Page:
Coleman and Aliyev impress Ardrishaig

Want to read more?

We value our content, so access to our full site is  only available on subscription.

Your subscription entitles you to 7-day-a-week access to our website, plus a full digital copy of that week’s paper to read on your pc/mac or mobile device.

And there’s more – your subscription includes access to digital archive copies from 2006 onwards

Already a subscriber?

 

Subscribe Now

As the lights dimmed in Ardrishaig Hall on Saturday January 12, and the audience chatter subsided, two young men, dressed entirely in black, strode into view.

Jâms Coleman sat at the splendid Yamaha grand piano that for all visiting musicians must be such a relief to see, while Jamal Aliyev carefully set the spike of his special Giovanni Gabrielli Cello (1756), an instrument re-discovered after a 100-year absence from public performance.

Then the music began and the dark first notes of Beethoven’s Cello and Piano Sonata op.5 no.2 in G minor filled the hall. It was written for Count Friedrich Wilhelm, supposedly simplified for amateurs to play. However, Jamal and Jâms being master musicians showed the power of this often disregarded piece, to be immense. One of the first works to make piano and cello equal musical partners, it is full of ingenious dialogue between the instruments. The structure is unusual, but with such expert performers it delighted the audience who were moved by every turn and twist of this deeply emotional work.

Jâms, from North Wales, after remarking on the three ferry crossings required to get to Ardrishaig via Bute, introduced the next piece, Ernest Bloch’s work ‘From Jewish Life’. In a style close to Jamal’s heart and heritage, having been born in Baku Azerbaijan, its three elements, ‘Prayer’, ‘Supplication’ and ‘Jewish Song’, are full of the pathos and sorrow felt by the Jewish nation and also full of the signature augmented intervals and minor key tonality of much of middle eastern musics. How beautifully these pieces demonstrated the lyrical qualities of the cello. Jamal’s bow searched for all possible nuances of tone and dynamic as his instrument sang from its lowest notes to a seductive soprano register.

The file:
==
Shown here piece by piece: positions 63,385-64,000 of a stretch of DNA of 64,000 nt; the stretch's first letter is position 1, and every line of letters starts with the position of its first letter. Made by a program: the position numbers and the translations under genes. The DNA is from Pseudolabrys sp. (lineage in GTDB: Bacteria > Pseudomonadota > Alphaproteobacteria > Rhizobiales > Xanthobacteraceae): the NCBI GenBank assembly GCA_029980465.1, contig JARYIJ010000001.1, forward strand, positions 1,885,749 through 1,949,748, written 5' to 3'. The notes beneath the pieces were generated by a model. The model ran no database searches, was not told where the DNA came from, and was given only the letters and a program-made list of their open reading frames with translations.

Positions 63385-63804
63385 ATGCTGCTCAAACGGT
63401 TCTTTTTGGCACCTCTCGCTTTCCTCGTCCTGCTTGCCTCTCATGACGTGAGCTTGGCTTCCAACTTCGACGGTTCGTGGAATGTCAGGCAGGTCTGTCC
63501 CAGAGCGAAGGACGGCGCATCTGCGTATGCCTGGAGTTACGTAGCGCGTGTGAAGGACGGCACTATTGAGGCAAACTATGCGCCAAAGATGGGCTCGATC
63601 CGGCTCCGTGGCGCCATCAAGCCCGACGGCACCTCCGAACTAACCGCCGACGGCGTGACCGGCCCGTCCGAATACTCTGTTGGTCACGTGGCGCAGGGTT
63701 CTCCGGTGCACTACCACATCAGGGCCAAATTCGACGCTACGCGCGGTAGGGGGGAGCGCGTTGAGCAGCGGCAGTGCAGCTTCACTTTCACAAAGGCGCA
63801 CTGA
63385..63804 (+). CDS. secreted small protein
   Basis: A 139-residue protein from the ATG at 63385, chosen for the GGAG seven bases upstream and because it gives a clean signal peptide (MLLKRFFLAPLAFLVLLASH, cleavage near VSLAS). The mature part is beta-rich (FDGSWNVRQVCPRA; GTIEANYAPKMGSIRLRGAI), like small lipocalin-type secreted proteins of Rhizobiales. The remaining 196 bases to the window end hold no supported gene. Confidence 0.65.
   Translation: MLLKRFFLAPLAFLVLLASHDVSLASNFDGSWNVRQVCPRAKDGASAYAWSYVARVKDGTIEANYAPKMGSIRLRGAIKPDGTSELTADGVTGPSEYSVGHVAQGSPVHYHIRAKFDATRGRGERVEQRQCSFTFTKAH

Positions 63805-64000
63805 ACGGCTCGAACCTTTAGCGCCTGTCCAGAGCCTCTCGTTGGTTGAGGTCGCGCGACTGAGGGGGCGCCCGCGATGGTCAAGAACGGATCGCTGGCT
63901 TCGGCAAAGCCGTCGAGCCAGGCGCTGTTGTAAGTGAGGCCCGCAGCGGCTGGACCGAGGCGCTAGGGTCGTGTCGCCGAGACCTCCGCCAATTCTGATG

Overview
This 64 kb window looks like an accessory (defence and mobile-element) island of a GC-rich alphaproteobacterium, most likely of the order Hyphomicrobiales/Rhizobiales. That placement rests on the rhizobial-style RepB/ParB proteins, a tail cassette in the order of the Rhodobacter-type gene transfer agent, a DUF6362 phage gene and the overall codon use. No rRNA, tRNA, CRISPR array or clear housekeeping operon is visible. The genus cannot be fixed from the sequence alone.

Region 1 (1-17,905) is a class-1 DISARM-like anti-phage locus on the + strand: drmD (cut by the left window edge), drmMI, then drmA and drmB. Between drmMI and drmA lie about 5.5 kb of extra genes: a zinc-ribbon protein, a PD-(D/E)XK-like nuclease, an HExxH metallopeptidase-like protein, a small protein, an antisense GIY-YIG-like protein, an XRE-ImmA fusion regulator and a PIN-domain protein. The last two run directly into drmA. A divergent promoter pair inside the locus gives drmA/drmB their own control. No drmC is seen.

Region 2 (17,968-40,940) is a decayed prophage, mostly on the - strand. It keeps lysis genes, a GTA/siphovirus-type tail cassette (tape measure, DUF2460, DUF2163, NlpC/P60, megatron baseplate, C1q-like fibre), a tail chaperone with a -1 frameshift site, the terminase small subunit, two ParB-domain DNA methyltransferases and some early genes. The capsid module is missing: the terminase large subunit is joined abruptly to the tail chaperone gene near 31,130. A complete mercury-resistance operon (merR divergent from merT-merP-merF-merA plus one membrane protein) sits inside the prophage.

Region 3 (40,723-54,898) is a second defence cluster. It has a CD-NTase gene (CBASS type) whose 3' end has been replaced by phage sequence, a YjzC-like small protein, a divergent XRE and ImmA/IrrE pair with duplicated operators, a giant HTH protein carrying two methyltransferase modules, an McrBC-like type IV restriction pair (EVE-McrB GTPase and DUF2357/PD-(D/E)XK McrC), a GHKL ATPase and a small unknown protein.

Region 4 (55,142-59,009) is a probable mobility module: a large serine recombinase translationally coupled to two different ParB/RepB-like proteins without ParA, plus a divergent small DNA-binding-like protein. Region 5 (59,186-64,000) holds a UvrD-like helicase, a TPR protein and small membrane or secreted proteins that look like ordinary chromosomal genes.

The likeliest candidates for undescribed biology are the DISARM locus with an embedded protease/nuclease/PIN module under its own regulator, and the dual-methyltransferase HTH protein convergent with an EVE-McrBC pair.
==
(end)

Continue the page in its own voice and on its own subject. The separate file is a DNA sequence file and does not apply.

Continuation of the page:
The concert continued after the interval with a second Beethoven work. The audience may have noticed a minor kerfuffle at the piano as many pages were rapidly turned before starting. Would it be the ‘Seven Variations’ for cello and piano or the ‘Twelve’, both based on themes from Mozart’s Magic Flute? The ‘Seven Variations’ won, being on the theme from the ‘Pamina’ and ‘Papageno’ duet entitled ‘In men, who know the feeling of love’. This work exhibits Beethoven’s practised ingenuity in the variation form and brought a lighter mood to the programme.

Jâms Coleman introduced the final work, Frank Bridge’s Cello Sonata. He told of the four years of torment for the composer as he struggled to express his feelings about the First World War, finally finishing the composition in 1917. The adagio in the piece caused the composer the most difficulty as he struggled with ambivalence about his own pacifist views. Jâms and Jamal dealt with the challenges of this complex work which tracks huge changes in the world of music composition that were under way at that time. Again, the lyrical powers of the cello came to the fore as did the virtuosic requirements heaped on the pianist. Despite its undoubted innovations, this piece generously reaches out to its audience. Bridge uses the new musical freedoms only when justified, being happy to return to more traditional tonal stability in the lyrical sections.

Fulfilled, but not overburdened by the weightiness of the final piece, the audience applauded Jamal and Jâms back to the concert room to perform the ‘Swan’ from Saint-Saens ‘Carnival of the Animals’ as encore. This piece so beautifully confirmed the excellence of Jamal’s playing and the superb quality of his quite special instrument.

PIC:

Jamal Aliyev and Jâms Coleman. no_a03JamalandJam01